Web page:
I took the car to a Porsche racing house in Los Angeles, and had everything dialed-in as per the spec sheet. This process included corner weighing and balancing the car with driver’s weight in it, and then re-aligning everything around that. The guy doing the work said that he could see that the car was definitely fighting me by the tire wear patterns.

A week later and I’m back at Willow Springs once more, for another 60-lap day. The car felt completely different now- balanced, steady, stable at high speed mid-corner, predictable and fairly easy to drive, so it was true, these cars are very sensitive to alignment. I also had with me Judy Ray, my long time driving instructor. She is the co-owner of Driving Concepts, and a veteran of six years racing in Porsche cars. She showed me how to drive the car, and then sat in the passenger seat as I slowly built up my P-car skills. Judy says that the thing to remember with a Porsche is that, “The engine in the back really wants to be in the front, and it’ll do anything it can to get there.”

I discovered she was correct. You really have to drive for the rear weight bias; two things that are key to accomplishing this well are “slow in, fast out,” and “never lift.” The idea first may be rather obvious, as straight line braking avoids the possibility of over rotation of the “pendulum out back” (the engine), often the result of trail braking. But the second idea, “never lift,” is less obvious.


As you feed power through the accelerator, the rear of the car really squats down, and begins to hook-up hard. This plants the motor’s weight hard on the rear contact patches, and really helps to stabilize the car. It will go through a corner much better under power, and it loves to be blasted from apex to exit. Under power the GT3 is stable, controllable and predictable, it’s when you come off the power that the pendulum behind you tries to move to the front – fast, so stay on the power, and you’ll stay in control.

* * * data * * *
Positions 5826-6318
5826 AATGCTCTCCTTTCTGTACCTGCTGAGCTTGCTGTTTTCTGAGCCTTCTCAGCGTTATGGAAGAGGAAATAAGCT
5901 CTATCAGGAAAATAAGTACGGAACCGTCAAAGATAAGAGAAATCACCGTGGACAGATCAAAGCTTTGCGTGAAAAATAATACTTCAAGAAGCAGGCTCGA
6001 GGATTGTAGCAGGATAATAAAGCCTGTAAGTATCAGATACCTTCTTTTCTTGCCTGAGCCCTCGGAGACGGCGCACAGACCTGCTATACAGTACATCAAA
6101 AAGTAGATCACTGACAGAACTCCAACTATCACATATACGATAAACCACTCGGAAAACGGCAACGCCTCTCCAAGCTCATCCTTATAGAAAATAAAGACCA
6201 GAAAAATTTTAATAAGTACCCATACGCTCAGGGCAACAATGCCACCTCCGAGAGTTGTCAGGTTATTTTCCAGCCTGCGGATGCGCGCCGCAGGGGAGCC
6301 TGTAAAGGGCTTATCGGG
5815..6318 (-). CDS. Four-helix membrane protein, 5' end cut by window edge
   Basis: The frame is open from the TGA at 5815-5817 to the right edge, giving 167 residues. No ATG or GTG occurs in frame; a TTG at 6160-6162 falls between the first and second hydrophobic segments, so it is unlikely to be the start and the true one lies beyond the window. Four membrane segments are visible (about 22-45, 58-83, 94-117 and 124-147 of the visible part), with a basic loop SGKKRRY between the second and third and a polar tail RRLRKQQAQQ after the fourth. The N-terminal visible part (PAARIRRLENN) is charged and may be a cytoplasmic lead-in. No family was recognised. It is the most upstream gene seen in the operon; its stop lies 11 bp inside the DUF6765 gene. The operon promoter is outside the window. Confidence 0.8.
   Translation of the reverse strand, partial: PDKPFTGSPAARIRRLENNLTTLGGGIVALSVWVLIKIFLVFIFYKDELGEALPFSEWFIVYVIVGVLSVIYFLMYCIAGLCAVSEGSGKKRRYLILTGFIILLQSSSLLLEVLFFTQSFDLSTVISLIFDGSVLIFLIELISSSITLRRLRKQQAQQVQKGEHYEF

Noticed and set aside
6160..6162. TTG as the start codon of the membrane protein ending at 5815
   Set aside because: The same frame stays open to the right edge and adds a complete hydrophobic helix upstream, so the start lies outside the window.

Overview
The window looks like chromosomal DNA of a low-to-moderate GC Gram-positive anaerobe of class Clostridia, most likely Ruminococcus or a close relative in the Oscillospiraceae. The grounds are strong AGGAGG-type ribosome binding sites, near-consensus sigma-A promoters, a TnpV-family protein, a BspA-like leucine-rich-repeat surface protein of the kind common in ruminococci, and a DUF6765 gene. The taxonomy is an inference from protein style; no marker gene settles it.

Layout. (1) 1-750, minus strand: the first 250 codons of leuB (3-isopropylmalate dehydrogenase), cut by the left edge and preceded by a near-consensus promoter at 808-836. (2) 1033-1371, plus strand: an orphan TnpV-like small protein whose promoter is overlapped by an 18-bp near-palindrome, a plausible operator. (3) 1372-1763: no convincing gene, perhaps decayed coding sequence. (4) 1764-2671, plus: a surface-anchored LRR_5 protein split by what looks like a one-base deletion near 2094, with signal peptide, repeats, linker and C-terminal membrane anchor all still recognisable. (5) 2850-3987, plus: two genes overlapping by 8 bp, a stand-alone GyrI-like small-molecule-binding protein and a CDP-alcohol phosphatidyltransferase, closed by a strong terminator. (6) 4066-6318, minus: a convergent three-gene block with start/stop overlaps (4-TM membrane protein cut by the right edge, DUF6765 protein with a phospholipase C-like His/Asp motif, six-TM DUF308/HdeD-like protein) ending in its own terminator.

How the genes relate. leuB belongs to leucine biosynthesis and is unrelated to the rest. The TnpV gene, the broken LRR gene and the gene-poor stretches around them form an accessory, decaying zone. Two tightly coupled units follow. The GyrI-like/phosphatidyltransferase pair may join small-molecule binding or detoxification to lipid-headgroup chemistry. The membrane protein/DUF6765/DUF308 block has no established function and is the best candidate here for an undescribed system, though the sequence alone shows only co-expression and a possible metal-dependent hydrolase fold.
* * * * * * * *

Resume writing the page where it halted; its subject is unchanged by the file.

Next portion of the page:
I had to scrape my heart off the roof of my mouth a few times, but I’ve got it now, and I’m addicted to my GT3, it is a blast! That said, I was still off my old pace in the M3, but now that I’ve been shown “the way,” I’m confident it’s just a matter of time, practice, and more instruction.

The other thing really worth mentioning about this car is how beautifully crafted it is. The attention to detail, and fit and finish of every individual component really makes you realize that you have bought something very, very special. I also love the fact that this is such a bare bones machine. No electronic gadgets, no cruise control, just a simple old fashioned sports car. It is exactly what I hoped it would be.

In conclusion, I think that the two most important things to do if you are planning on purchasing a GT3 are having the right instruction for how to drive it fast, and getting the correct alignment dialed in. This certainly isn’t a car you can jump into and just drive fast, it is a very peculiar, and unforgiving machine, but once you learn its wicked ways, it becomes both addictive and extremely enjoyable. Just don’t be surprised when M3’s go whizzing by you, as they are a much easier way to go fast!


    1. Andrew,

      I read your informative post and was wondering if you might be able to send me those suspension specs. I am in process of purchasing a 22004 located here in dallas, and will be taking the car to Hallet up in Oklahoma in the spring.

      Best regards,

      Victor Zimmerman
      214 649-5782

  1. I have a 2004 GT3 and want to experience the full potential of the beast. What Allignment shop did you take it to in LA?